"Father, I pray that you will enable ____________ to obey your commands and to love you with all of his/her heart, soul, mind and strength." Deut. 6:5

Saturday, November 14, 2009

Day 35: The Absence of Anger Indicates a Heart Change.

Today has been a good day, but last night was a different story. The kids are away for the weekend, and I still find myself missing them and wondering what to do when they aren't home with me. To add to that, I watched a show late last night that proved to be more frightening than usual. So I decided to move on to watching something that would serve to calm me down, but somehow the love story involved in that episode just made me more aware of my own loneliness. So there I sat, well after midnight, with tears spilling down my cheeks and an empty house.


Something very strange happened as I sat there, filled with sadness and self pity. I realized two things that were different than the last time I experienced one of these nights.
#1. I felt alone, but I wasn't angry.
I didn't sit and stew about how Ex-Husband had caused all of this, or how his girlfriend had stolen the joy and stability from our family. This was not a conscious decision, mind you. I didn't have to try to stop blaming them; I just didn't think about it.
#2. My heart ached, but not for Husband.
I don't miss him anymore. Sure, I wish there was a man around the house to help share the load, and seeing the mother, father and two kids riding their bikes down the street is almost too painful to bear, but I don't miss the man that left our home. I don't hate him or wish him misery either, I'm just not longing for him to come back.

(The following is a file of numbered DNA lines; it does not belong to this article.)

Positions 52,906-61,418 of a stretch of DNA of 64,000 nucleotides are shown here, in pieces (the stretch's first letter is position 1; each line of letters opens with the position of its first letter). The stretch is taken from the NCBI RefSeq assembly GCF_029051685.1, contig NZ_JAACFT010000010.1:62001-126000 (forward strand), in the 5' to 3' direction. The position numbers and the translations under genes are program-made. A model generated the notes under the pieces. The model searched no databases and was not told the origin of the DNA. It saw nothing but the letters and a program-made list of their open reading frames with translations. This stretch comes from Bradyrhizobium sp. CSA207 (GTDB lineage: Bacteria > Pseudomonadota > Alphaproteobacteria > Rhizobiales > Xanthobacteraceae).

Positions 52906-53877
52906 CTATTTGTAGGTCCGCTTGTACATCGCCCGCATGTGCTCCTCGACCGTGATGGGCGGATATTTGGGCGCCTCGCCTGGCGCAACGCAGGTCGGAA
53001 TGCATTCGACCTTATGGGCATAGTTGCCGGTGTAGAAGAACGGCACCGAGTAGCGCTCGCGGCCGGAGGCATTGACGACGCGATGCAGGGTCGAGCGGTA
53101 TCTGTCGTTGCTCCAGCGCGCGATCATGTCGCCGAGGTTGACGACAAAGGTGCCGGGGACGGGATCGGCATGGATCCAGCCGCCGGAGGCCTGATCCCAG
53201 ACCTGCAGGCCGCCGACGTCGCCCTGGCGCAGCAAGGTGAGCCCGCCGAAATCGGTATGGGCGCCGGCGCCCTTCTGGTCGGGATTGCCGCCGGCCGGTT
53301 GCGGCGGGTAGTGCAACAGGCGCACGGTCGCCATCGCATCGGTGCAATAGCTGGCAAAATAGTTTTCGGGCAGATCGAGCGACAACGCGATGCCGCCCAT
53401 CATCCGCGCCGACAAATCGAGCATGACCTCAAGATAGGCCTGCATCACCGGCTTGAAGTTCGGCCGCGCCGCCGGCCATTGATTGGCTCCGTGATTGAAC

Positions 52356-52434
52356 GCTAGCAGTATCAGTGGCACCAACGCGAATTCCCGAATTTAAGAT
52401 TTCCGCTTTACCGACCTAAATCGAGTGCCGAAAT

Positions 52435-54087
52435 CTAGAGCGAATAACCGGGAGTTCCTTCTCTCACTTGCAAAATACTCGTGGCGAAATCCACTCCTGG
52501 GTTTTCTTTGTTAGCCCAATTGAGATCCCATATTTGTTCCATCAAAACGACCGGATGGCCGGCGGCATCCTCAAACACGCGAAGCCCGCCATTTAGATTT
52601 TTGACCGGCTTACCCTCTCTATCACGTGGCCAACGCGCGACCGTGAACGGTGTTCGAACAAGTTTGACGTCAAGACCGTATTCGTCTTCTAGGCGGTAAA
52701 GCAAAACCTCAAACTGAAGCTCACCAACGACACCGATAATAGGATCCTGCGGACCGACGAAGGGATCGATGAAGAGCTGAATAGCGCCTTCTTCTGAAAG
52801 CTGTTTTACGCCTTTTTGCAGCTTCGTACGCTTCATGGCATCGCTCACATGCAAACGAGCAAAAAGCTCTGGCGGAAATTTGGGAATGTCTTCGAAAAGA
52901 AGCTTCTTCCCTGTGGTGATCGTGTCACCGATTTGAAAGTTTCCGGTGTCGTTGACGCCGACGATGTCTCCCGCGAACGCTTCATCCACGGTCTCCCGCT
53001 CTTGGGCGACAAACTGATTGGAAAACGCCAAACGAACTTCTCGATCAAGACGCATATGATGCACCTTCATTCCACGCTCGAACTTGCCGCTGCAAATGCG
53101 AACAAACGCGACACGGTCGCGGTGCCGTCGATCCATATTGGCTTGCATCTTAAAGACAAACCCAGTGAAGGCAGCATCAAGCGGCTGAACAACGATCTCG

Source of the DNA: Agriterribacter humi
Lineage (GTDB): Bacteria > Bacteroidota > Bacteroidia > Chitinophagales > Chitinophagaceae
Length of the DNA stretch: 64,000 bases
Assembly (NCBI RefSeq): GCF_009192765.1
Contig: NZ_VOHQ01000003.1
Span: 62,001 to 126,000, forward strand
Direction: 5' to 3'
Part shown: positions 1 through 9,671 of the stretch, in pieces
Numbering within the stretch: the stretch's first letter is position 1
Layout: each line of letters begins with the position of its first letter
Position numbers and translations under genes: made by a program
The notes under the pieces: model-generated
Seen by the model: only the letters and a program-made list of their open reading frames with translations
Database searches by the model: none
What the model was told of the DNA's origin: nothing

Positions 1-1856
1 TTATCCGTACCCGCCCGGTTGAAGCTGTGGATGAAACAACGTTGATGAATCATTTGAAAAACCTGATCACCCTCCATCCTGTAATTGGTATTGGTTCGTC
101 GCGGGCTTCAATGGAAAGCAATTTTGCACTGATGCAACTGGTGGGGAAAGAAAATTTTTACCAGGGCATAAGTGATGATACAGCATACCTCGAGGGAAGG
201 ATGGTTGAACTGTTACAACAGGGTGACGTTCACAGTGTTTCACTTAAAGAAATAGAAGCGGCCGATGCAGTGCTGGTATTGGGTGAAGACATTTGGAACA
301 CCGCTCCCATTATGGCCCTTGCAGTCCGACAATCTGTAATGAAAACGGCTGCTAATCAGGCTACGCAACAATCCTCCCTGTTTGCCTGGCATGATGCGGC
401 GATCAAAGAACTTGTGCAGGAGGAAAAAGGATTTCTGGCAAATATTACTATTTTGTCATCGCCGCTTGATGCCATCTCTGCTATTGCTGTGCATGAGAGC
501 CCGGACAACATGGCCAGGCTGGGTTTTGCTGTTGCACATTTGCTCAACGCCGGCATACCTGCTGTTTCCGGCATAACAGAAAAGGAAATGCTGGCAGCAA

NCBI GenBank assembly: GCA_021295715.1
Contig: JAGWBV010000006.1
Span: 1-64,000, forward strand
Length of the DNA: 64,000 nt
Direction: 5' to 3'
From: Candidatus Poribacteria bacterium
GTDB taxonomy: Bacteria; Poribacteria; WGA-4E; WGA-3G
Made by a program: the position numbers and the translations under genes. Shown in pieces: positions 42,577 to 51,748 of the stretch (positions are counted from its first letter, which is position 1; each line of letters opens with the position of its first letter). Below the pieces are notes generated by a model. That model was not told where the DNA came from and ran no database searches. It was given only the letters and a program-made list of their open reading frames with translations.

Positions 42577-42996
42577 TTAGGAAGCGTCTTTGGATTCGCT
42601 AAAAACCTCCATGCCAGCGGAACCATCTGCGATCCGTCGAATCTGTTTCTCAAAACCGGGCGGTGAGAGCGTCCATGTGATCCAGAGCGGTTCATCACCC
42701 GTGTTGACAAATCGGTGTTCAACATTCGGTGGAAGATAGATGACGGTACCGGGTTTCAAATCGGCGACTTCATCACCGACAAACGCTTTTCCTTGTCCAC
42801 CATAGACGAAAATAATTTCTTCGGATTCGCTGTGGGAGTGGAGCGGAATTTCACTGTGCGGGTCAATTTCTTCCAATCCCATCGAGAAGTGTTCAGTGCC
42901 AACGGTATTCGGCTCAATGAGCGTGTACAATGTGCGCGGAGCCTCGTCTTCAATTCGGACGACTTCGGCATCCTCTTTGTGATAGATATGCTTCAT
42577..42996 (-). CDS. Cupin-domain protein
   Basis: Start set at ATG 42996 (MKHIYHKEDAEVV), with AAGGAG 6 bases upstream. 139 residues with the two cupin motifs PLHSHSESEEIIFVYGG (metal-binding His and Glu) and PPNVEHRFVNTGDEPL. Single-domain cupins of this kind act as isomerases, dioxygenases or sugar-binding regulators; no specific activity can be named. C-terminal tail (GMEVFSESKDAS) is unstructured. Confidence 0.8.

I feel like these shifts in my perspective have come mostly from the prayers I've been sharing with you these past few days. It's getting easier to see them as humans trapped in sin than the people who destroyed my so-called happiness. It's also getting easier to believe my loved ones when they tell me that God has something better in store for me in the future. I have to admit that the verse I'm about to share is one that I feel is often overused. Go looking for a graduation gift at your nearest Christian bookstore, and you'll find these words inscribed on everything from paper weights to baseball caps. But- just like a song that is played too often may seem worn out but doesn't cease to be a good song, God's word is always true, whether we've heard it one time or one thousand. This is a time in the forgiveness journey where I feel it is extremely important for us to hear God's voice as He whispers these words to us.

"For I know the plans I have for you, declares the Lord. Plans to prosper you and not to harm you, plans to give you hope and a future." Jeremiah 29:11

Today's prayer is simple, but crucial.
Father, my heart's desire and my prayer is for ______________'s salvation. (Rom. 10:1)